Communication and collaboration forge strong client relationships
Communication and collaboration forge strong client relationships
Jim Metzbower • Lutherville, MD
Lincoln Financial Advisors
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We partner with our clients to provide comprehensive, personalized, and goals-based financial planning. We work closely with clients to first outline what we call their “Guiding Principles.” We then use these guidelines, along with our technical experience and a range of financial tools, to develop an action plan to help them achieve what is important in their financial lives.
I feel fortunate to have worked in different areas within the financial industry, which has provided a rich background. I have worked hard to build upon these experiences and the continuing education that I have pursued. This allows me to speak confidently with clients in a fiduciary capacity, which means putting their needs ahead of mine. I believe the success in a client relationship is built upon education, communication, and collaboration.
I strive to make sure clients feel they are working with a highly professional and knowledgeable resource—someone who can guide them through complex financial decisions in a way they can understand and that can add significant value to their financial well-being.
I start with an extensive conversation around the “Guiding Principles” and discovery of important financial data. After getting to know each other on a personal level, I will ask questions about the big-picture areas with a client or client couple:
- Who do you care about?
- What do you care about?
- What do you have to work with? (Not just assets.)
- What is the one task or mission right now that is most critical to you, understanding that this may change over time?
This type of conversation helps provide the framework for setting objectives in a broad sense. From there, we enter into detailed discovery and assessment on areas such as cash flow, risk management, wealth management, and estate planning. We first look at the factors that will establish a strong foundation for a financial plan: Does the client have a good budgeting process in place, adequate cash flow, and manageable debt levels? Is suitable insurance protection in place for life and health, as well as real property? Does the client family have contingencies covered in case of an emergency, death, or a disability? Are plans in place for college funding?
From there we examine current assets and liabilities, their Social Security situation, retirement fund or pension projections, and other potential income streams. This leads to a candid discussion about expectations for a retirement lifestyle and what it will take from an income perspective to get there. Finally, we discuss goals for legacy planning and wealth transfer. In the course of this discussion, I want to probe both tangible goals, such as purchasing a vacation home or helping with grandkids’ education, as well as the client’s aspirational goals for themselves and their family.
The outcome of this type of discussion is truly establishing those “Guiding Principles”—objectives that will inform the development of a financial plan. I provide flexibility in how the actual financial plan is developed and offer clients two options. The first is a streamlined process working directly with me, where I will employ my own process honed over many years. The second is a more comprehensive plan, which is developed in consultation with the planning group at Lincoln Financial Advisors. I believe both alternatives are valuable, and there is really no wrong decision. It comes down to what they are most comfortable with and, in some cases, the complexity of their financial situation.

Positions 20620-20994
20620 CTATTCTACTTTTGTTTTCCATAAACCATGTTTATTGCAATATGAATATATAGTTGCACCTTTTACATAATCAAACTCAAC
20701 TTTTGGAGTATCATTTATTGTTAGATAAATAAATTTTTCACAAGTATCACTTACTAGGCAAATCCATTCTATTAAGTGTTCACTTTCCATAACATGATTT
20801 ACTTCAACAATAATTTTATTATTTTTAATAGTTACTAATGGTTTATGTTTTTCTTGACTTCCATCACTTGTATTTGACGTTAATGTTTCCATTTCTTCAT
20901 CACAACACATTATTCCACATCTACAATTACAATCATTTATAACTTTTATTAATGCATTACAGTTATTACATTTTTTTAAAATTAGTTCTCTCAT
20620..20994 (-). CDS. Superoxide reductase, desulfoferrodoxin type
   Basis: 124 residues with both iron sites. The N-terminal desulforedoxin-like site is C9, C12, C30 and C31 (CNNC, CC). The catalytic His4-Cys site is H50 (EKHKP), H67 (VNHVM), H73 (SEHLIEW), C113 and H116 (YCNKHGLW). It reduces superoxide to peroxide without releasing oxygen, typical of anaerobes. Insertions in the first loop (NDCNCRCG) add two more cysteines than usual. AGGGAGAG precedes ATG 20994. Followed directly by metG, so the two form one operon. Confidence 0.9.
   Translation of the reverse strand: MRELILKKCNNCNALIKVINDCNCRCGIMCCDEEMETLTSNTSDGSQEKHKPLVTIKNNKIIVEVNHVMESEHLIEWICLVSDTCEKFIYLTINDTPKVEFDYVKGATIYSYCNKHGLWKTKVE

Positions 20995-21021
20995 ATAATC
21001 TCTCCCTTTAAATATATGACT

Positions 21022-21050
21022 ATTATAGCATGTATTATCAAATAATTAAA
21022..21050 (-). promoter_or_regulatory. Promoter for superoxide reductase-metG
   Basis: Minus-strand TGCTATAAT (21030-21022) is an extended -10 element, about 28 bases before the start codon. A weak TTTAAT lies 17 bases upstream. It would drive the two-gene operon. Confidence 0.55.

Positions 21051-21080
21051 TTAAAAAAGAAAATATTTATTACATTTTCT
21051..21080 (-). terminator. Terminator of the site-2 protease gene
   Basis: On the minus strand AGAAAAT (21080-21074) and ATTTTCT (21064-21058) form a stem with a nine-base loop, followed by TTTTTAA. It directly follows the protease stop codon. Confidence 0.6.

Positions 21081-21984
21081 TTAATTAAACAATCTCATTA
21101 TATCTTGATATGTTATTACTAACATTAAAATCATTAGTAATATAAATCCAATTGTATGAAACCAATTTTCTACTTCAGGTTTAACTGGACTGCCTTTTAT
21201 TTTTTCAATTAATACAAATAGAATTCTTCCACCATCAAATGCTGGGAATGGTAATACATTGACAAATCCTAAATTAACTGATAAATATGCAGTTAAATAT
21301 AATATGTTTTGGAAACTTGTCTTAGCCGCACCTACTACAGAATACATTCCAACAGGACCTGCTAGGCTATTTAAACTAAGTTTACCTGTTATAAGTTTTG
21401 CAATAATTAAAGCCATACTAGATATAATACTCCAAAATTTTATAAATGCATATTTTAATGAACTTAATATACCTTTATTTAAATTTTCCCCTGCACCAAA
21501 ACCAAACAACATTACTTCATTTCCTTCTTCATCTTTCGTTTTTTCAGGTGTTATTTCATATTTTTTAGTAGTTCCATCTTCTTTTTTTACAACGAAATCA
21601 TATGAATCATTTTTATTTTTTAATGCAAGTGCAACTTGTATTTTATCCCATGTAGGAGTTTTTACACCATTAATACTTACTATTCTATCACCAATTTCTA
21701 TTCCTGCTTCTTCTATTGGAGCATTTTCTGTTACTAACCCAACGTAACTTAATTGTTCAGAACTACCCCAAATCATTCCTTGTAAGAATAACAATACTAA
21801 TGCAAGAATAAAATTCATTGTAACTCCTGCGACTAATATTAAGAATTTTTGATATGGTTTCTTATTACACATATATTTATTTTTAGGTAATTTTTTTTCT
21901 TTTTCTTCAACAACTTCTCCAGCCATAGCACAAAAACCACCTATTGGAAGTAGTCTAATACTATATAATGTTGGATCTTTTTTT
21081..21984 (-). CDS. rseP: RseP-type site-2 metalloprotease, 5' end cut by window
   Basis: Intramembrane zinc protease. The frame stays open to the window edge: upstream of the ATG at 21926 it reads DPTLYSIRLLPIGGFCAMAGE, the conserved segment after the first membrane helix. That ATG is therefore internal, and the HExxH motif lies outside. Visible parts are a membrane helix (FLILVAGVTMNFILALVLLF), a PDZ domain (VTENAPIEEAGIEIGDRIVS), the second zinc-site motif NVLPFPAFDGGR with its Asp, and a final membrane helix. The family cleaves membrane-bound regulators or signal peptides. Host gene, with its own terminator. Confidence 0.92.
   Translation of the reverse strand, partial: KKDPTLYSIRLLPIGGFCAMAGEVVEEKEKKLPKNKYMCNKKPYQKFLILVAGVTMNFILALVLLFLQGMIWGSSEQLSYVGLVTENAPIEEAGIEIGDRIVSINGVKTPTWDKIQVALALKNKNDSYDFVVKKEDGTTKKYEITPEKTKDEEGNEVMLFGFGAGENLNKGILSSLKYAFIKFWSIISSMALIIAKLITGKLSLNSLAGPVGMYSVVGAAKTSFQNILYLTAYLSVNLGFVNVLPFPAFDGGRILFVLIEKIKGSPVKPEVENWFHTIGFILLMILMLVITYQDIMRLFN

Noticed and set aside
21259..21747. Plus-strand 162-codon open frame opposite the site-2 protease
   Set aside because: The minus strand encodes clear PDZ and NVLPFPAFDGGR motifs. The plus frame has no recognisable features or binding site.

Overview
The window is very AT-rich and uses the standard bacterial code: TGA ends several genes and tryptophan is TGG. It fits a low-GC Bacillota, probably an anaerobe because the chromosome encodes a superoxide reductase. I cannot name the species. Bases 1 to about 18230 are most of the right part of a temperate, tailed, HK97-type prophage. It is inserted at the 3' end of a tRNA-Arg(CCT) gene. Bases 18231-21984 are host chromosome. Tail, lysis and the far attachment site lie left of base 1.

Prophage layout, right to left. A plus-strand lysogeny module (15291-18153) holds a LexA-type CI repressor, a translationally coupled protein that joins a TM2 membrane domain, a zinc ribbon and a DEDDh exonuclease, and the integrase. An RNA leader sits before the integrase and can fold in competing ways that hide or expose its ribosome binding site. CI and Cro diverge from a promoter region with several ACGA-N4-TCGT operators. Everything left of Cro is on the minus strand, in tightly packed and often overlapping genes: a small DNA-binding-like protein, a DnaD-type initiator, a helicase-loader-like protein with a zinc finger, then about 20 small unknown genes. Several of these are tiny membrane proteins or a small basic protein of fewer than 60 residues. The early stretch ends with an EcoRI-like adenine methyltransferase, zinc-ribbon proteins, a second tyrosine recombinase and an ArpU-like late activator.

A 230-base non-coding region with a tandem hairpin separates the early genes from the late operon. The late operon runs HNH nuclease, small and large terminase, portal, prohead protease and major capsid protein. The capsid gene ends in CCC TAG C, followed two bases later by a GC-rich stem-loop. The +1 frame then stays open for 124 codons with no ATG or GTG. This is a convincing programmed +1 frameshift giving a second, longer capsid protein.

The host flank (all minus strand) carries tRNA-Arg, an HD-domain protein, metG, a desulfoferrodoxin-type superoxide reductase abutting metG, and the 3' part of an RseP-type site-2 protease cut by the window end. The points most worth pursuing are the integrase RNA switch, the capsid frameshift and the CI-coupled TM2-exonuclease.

First, investment planning should be a natural outgrowth of the overall financial-planning process. It needs to be goals-based and should factor in clients’ planning objectives, their time horizon, their risk profile, and a variety of other considerations.
Second, I think managing risk is critically important. The 2008–2009 period was a brutal wake-up call for many people in confronting market risk. That said, I think memories can be very short. Some clients understand that markets can be volatile but have lost sight of the fact that a situation like 2008 can readily occur again—we just do not know when.
Someone who retired in 2007 with no strategies in place to mitigate risk could still be waiting for their retirement-income plan to recover. I spend a lot of time educating clients on this topic, reviewing market history and the “retirement red zone.” The retirement red zone is an industry term for the five years before and after retirement, when the impact of the sequence of returns will be greatest for retirees. Substantial losses during this period can dramatically increase the probability of someone running out of money in retirement. Whether a client is too complacent about risk or too fearful, I think it is important to review historical risk factors and what might happen in the future, and to show how an investment plan can be constructed to mitigate risk.
A final important concept is my belief in having different approaches to portfolio diversification. This fundamentally starts with modern portfolio theory, establishing a diversified portfolio allocation that can theoretically deliver suitable returns at an acceptable risk level. But I think diversification needs to go deeper than that. We saw in the last market crisis that virtually all asset classes went down together over the same period of time.